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Exercise & Mental Health

Thursday, April 1, 2021
Posted by: Brenda Boyd

Recently, one of my clients (I’ll call her Billie Jo) approached me and told me that her therapist noticed she’s been happier the last few months. After they chatted a while and went through Billie Jo's schedule and activities, they came to the realization that her work outs with a trainer twice a week have changed much more than her body.

Billie Jo has trained throughout the pandemic (happy anniversary, Billie Jo!) either virtually or socially-distanced at the park, and told me that the work outs make her feel good and that she’s even starting to enjoy them. On top of that, she’s sleeping well at night and feels like she’s in a better place mentally.

Can exercise really improve mental health?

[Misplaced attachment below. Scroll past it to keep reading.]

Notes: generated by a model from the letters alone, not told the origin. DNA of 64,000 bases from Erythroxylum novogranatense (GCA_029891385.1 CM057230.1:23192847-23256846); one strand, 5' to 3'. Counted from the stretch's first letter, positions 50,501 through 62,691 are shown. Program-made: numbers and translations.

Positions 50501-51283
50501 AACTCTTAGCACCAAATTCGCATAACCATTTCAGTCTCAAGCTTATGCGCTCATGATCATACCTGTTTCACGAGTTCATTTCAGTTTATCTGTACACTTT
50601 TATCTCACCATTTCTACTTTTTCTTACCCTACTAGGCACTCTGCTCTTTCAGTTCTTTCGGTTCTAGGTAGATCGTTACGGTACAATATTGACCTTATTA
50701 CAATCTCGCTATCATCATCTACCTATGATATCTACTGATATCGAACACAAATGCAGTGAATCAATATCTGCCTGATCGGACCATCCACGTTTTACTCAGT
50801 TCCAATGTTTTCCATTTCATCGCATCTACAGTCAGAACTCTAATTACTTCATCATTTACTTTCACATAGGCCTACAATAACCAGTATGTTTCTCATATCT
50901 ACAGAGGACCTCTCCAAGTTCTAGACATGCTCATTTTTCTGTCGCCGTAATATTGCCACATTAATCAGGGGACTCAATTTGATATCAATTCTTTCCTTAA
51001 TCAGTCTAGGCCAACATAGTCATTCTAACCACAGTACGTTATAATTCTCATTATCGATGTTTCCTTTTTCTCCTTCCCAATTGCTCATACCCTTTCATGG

Exercise releases endorphins, also known as your body’s “feel good neurotransmitters.” These babies reduce the perception of pain AND improve overall well-being.

Exercise is also the number one way to increase BDNF (Brain Derived Neurotrophic Factor) production.
When you exercise and your heart rate starts to elevate, the brain thinks you are under stress, and it releases the protein BDNF. Recent studies by the CDC have shown that BDNF enhances memory, speeds up reaction times, improves attention, and alleviates depression. Both cardiovascular and strength training can help elevate BDNF which means that exercise not only helps you look good, but it can improve your mental outlook and boost your brain power. 
 

When you set a fitness goal such as one pull up, a push up on toes, losing a dress size, or finally nailing that yoga pose (and follow through) it helps build your self esteem, which is definitely a mental health bonus as well. Exercising 2-3 times a week for thirty minutes in low to moderate intensity greatly benefits your physical health AND your mental health.  

If you’re not sure where to start, reach out to me at bboyd@erjcchouston.org, and together we can create a workout program that suits you. 

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